One expense that should be factored in: retirement savings for the nonworking spouse. "That's a big mistake people often make when they get out of the work force. That could really cause problems (later)," says Kimberly Palmer, the author of "Generation Earn: The Young Professional's Guide to Spending, Investing and Giving Back."

Suppose you do manage to live on one paycheck during the trial period. What to do with the second income? Bank it, of course. It becomes your emergency fund. (Already have such a fund? Well, now you have a larger one.)

Step 4: Look for other ways to make money

If you can't get unemployment and nothing's available in your field, consider selling belongings, taking a stopgap job or even creating your own work. Spicer did freelance computer consulting, sold off his company's construction equipment and, over time, short-sold most of the properties. Carolina marketed many of their personal items online, which Spicer now says was a good move because it reduced clutter.

The biggest change, though, was Spicer's creation of SkyLedger, a Web-based accounting system he designed from software he'd previously developed for his own business. SkyLedger has become a full-time job, and he continues to work as a computer consultant.

Jaime did a little freelancing (managing a video project for friends) when Finley was 6 months old. By 2008, she had started in a new field, business coaching. She worked briefly at a local company, but when the hours got too long she decided to work from home. Jaime blogs about successful business and life strategies at Eventual Millionaire, but this does not bring in extra income, as she decided against putting ads on the site.

Step 5: Communicate -- and perhaps reconfigure

This isn't the last step, but rather a continuation of Step 1. It's essential to keep talking about what's going on, both financially and emotionally.

"People assume their partners have the same dreams, or at least expectations. But they seldom do," says Herigstad.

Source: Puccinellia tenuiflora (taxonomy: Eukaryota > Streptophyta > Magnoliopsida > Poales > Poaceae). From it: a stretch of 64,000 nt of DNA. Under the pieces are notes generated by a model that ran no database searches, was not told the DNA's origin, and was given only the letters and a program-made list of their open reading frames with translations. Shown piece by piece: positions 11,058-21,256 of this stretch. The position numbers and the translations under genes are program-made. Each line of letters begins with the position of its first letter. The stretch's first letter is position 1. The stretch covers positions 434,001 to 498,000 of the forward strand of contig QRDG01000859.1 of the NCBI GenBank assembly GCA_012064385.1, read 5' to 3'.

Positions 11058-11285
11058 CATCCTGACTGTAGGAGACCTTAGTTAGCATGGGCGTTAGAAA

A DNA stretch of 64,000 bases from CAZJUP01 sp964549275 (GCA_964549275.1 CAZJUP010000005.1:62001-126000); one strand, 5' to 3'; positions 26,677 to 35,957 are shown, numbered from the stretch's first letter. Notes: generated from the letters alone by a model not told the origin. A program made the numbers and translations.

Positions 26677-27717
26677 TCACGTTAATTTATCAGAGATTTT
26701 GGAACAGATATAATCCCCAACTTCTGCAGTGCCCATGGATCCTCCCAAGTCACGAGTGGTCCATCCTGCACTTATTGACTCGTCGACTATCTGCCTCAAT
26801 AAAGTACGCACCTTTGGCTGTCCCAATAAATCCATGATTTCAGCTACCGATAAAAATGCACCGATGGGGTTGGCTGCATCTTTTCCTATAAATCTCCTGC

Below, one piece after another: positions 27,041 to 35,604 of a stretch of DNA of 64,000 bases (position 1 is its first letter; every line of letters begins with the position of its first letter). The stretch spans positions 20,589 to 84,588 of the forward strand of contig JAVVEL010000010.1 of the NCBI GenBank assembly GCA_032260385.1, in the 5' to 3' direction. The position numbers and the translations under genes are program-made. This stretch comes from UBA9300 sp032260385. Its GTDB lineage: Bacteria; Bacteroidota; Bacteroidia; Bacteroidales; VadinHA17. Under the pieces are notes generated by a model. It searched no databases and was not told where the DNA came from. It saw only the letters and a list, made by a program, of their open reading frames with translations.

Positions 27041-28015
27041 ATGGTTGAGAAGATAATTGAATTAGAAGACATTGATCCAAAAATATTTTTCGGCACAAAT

Sometimes those assumptions are internalized. Matt Tardy says that, early on, Jaime sometimes felt bad about being a full-time mom instead of wage-earning one. "I had to say, 'Whoa! That's not why we're doing what we're doing.' It's just hard for the other person to feel like they're contributing if they're not contributing financially."

Personal finance author Kay advises having a weekly money talk -- and to talk about finances only then. If a disagreement comes up, "shelve it until Money Night," Kay says. And if you're either planning to downsize or facing job loss, start your Money Nights now.

How are our two couples doing?

Jaime and Matt currently make between $70,000 and $80,000 a year. They pay extra on the mortgage, fund their own retirements, have zero debt and try to put at least $1,000 a year into college funds for their two kids (daughter Jet was born in May 2009). Recently they paid cash for a used vehicle. They no longer use credit cards.

Spicer and Carolina still have about $1 million in business-related debt. Carolina finished her master's degree in early childhood education in May 2010 but hasn't been able to get a job; she has been substitute-teaching fairly often, though. Spicer works seven days a week, for SkyLedger and as a computer consultant. Between them, they earn about $75,000 per year. Spicer is putting $200 a month into a Roth IRA, but they haven't started one for Carolina yet, having hoped she'd get a teaching job with a decent retirement plan. Financial turmoil has kept them from starting a family.

Sometimes the downsized life is temporary. You live simply while you find a new job, raise kids or make a success of your new business. But once those things happen, some decide they like a simpler lifestyle.

"Yes, we're on a tight budget, but we're making a little bit more every year and that's exciting," Jaime says, "because you can save."

"If you can have a more enjoyable tomorrow because of a little pain today, I'm OK with that."

Save money today

Fee free: The "Do One Thing" series at Bundle wants to save you money. "Never pay another late fee" shows both paper people and e-payers how to organize.

Avoiding temptation: Have a spending problem? "Don't put yourself in these situations" offers a very basic (and funny!) piece of advice.

Donna Freedman is a freelance writer in Seattle. You can find more of her writing on MSN Money's Frugal Cool blog and at Surviving and Thriving (motto: "Life is short. But it's also wide.").